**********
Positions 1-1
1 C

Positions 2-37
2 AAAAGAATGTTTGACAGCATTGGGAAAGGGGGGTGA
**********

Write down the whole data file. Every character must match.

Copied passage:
Positions 1-1
1 C

Positions 2-37
2 AAAAGAATGTTTGACAGCATTGGGAAAGGGGGGTGA